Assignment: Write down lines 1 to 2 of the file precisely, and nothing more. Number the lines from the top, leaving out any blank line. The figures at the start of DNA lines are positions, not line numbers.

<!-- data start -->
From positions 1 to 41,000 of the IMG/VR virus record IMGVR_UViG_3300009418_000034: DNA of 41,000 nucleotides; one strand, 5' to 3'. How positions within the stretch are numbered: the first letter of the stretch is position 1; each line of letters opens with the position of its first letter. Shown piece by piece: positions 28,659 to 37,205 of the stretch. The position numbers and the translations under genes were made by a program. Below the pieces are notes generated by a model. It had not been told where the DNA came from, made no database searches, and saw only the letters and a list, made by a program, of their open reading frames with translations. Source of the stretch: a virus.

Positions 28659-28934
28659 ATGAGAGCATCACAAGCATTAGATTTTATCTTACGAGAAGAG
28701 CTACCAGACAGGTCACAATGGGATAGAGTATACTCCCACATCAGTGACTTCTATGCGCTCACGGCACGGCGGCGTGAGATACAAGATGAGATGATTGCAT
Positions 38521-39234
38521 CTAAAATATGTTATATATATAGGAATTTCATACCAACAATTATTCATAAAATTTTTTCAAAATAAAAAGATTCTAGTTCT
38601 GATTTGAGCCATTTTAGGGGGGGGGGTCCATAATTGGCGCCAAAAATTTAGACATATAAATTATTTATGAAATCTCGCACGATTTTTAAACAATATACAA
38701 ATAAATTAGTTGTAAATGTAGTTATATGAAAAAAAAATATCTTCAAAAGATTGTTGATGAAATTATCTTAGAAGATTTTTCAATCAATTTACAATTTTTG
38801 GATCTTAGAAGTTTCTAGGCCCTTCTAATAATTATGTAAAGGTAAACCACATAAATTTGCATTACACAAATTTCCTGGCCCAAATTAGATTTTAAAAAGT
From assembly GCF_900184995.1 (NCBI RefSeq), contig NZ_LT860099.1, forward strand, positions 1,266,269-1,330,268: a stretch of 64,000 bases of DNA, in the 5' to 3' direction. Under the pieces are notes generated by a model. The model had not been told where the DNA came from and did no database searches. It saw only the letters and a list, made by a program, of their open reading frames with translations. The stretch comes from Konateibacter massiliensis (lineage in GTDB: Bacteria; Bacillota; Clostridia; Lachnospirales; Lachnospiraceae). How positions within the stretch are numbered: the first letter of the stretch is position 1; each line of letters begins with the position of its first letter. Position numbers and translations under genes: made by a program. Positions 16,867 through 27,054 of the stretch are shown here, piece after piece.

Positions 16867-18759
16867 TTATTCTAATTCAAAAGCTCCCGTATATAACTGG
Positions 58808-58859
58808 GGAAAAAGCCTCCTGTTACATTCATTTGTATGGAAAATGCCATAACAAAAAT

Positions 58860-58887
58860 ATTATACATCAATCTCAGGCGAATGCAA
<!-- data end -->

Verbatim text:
From positions 1 to 41,000 of the IMG/VR virus record IMGVR_UViG_3300009418_000034: DNA of 41,000 nucleotides; one strand, 5' to 3'. How positions within the stretch are numbered: the first letter of the stretch is position 1; each line of letters opens with the position of its first letter. Shown piece by piece: positions 28,659 to 37,205 of the stretch. The position numbers and the translations under genes were made by a program. Below the pieces are notes generated by a model. It had not been told where the DNA came from, made no database searches, and saw only the letters and a list, made by a program, of their open reading frames with translations. Source of the stretch: a virus.

Positions 28659-28934